The Mental Fog of Our Foreign Policy Leaders

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By Sigrid Weidenweber

For more years than I care to admit, I have watched our government elites rob us blind in the making of foreign policy.  Americans support an amazing amount of military, educational, health and food programs all over the world that are paid for by American tax payers. We provide enormous sums even to those countries who hate us with unveiled passion and work to undermine us in word, vote and deed.

We are told that all this expensive foreign aid is necessary to keep the world in balance and functioning. But despots all over the world have lined their bank accounts and the accounts of their families with our foreign aid money that rightfully belongs to American citizens.

Examples of recipients of wasteful American largesse are the Palestinian Authority, which has used American foreign aid money to manufacture weapons, dig tunnels into Israel, shoot rockets into the selfsame country, pay the families of suicide bombers and still have enough left to feed their Parisian bank accounts. The same applies to Pakistan, whose Haqqani network, one of the deadliest terrorist groups, together with the Taliban, which we are still fighting, are supported with American money via interest groups within the very same government we send foreign aid to.

I sometimes wonder if our House and Senate suffer from projecting American social, religious and political values onto foreign aid recipients as a way of justifying the foreign aid they send to them.  The practice of projection is well known and one would hope that those giving away this foreign aid would  be aware of this human foible and take it into account in their allocation of foreign aid.  Alas, apparently not.

Politicians and diplomats often project their good intentions on the likes of Venezuela, Cuba, Iran and Turkey in vain the hope of creating democratic institutions in those countries.   But these politicians and diplomats do not seem to understand that despite all the hopeful babble around the diplomatic value of foreign aid, the recipient governments have no real desire to bring about the changes American aid-givers would like to see in their countries.   Often the recipient governments are out to defeat every effort to bring about change in their tightly controlled countries and deceive our representatives into believing they will change, while taking advantage of our generosity.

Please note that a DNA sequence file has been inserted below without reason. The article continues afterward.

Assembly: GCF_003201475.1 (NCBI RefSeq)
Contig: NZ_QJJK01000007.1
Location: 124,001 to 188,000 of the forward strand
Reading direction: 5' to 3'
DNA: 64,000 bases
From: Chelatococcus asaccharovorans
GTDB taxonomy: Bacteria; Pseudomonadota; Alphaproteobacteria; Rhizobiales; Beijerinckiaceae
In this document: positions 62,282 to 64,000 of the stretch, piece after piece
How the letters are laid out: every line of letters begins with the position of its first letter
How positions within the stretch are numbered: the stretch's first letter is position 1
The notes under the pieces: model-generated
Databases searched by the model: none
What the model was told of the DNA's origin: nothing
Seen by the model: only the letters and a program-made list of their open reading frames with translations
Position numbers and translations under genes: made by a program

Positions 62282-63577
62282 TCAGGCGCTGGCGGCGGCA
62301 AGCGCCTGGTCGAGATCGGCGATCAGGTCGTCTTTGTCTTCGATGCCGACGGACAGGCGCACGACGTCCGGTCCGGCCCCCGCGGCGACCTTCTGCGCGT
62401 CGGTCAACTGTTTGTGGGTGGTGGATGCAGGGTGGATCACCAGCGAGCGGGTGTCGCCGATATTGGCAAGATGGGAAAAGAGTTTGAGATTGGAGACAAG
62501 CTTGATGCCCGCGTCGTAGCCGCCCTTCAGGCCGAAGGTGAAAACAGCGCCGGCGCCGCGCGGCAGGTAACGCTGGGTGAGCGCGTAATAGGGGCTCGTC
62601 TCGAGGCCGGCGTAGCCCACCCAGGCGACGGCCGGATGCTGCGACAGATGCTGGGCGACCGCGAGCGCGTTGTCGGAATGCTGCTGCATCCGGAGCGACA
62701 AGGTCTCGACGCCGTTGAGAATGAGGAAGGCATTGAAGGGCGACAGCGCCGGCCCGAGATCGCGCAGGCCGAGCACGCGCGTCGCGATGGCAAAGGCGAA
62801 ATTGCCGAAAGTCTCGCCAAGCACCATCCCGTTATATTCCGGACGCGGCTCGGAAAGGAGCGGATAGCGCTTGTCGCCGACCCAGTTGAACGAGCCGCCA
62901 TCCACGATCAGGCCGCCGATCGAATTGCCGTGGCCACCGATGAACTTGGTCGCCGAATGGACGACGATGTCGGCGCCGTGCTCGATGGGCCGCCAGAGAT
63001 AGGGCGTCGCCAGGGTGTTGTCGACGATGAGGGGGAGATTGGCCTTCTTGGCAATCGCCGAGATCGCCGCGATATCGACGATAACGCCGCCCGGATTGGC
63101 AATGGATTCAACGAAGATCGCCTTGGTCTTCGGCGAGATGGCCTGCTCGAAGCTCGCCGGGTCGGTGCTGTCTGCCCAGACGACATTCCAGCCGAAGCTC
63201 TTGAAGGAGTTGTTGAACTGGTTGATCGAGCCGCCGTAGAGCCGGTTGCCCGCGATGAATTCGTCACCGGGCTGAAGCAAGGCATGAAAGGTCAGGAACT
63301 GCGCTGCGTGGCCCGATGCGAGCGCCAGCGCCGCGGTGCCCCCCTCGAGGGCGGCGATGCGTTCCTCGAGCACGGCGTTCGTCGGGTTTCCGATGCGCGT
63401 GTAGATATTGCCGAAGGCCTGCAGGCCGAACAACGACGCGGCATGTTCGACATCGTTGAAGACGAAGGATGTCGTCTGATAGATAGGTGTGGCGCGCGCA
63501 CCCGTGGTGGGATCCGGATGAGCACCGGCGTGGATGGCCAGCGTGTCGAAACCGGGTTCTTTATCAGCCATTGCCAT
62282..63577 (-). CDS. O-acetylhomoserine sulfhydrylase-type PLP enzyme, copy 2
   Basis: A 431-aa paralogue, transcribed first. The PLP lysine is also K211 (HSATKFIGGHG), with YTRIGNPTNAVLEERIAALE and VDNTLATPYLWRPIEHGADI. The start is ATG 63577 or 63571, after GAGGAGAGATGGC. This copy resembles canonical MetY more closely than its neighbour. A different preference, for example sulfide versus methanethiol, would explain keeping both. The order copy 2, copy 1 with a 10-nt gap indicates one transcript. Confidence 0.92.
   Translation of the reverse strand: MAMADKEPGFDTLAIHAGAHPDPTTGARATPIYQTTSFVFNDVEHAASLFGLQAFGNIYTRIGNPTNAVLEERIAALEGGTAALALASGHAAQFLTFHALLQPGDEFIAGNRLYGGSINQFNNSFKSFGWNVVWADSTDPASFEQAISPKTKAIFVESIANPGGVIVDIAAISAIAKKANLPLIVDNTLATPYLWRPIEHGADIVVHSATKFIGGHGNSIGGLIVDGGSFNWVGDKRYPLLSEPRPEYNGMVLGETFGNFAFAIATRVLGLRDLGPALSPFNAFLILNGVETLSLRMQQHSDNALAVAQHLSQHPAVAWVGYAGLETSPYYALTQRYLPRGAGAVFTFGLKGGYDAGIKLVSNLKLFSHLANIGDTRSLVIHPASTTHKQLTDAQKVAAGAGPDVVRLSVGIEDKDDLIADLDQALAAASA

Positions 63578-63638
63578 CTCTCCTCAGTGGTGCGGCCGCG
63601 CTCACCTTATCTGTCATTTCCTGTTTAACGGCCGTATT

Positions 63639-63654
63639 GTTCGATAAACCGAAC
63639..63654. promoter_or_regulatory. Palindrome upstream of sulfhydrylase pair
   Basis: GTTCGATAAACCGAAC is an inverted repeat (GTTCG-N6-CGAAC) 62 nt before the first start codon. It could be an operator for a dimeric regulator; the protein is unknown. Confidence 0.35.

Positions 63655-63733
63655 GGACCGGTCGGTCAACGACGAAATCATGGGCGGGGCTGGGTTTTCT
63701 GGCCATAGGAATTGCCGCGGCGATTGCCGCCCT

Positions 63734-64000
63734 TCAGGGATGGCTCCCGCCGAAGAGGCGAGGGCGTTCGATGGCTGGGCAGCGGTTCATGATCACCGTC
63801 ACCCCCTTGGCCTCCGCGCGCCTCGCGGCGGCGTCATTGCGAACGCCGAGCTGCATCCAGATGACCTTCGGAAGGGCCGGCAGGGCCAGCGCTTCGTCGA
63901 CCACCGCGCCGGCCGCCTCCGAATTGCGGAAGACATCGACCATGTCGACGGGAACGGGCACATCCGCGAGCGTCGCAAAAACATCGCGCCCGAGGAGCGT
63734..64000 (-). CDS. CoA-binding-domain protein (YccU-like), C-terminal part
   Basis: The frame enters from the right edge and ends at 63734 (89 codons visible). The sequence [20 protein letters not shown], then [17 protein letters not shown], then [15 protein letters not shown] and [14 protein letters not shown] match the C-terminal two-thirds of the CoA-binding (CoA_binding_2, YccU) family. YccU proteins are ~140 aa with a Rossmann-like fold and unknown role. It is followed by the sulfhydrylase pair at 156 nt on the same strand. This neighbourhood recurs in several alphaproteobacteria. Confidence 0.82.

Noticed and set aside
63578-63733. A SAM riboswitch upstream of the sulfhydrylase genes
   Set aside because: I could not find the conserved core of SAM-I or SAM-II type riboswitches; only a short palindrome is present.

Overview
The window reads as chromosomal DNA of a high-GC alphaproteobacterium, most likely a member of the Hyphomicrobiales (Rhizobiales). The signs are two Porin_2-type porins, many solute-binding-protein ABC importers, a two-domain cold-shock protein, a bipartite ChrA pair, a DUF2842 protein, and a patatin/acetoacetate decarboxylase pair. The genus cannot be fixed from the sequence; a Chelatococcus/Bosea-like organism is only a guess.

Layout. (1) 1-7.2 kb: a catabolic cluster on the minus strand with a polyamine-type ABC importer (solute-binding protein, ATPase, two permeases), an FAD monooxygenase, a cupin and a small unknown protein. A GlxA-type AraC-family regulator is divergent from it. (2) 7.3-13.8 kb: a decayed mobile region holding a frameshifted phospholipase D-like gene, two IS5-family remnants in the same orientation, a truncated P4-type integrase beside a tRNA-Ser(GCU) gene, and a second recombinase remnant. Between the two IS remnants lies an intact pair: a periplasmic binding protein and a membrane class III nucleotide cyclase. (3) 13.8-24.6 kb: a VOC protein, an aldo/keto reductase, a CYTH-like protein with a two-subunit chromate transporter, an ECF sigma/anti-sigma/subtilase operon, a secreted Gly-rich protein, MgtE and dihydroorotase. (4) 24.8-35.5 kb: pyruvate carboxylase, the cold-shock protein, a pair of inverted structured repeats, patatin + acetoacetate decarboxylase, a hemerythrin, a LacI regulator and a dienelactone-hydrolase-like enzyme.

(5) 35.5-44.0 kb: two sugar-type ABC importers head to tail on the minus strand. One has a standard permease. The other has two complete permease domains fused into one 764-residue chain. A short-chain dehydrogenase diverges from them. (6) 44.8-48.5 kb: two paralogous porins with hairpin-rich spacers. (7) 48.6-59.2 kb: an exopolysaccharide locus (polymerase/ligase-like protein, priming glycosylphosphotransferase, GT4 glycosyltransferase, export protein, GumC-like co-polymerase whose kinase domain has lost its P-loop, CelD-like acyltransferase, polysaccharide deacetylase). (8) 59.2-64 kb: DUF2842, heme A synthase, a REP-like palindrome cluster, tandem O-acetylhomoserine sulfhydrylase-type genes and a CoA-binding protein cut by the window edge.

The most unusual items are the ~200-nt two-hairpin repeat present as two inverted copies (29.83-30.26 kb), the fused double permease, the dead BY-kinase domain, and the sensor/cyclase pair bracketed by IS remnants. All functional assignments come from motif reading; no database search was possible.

Charitably, I can only assume that this failure to understand projection is responsible for the long term self-defeating behaviors of our politicians when handing out foreign aid.

I would like to quote Walter Russell Mead at this point, who sums up the situation eloquently: “American values may one day prevail around the world, but no leader should base strategic calculations upon a hope that Russia, China and Iran will turn into friendly, liberal democracies in a relevant time frame.”  Mead further postulates that other powers are not quite as interested in preventing North Korea from becoming a nuclear power as is America.

I stipulate that many other nation-state leaders grew up with cultural concepts quite different from our own. They see the world as their field to divide and conquer to suit their purposes. And until recently, a view prevailed in this country that America should sacrifice heavily for the rest of the world. What a noble concept, although suicidal, when the rest of the world forges onward with their self-serving, nationalistic pursuits.

The effort other countries expend to quash American superiority is mind boggling. For example, it seems that beating up Uncle Sam is the preferred political activity of many countries represented in the United Nations, although, there again, we bear an outsize share of the burden for the upkeep of this viper-pit.

Sigrid Weidenweber

Sigrid Weidenweber


Sigrid Weidenweber grew up in communist East Berlin, escaping it using a French passport. Ms. Weindenweber holds a degree in medical technology as well as psychology and has course work in Anthropology.  She is co-founder of Aid for Afghans.  Weindenweber has traveled the world and lived with Pakistani Muslims, learning about the culture and religion. She is a published author and lecturer.

You can find her books on Amazon.com


 

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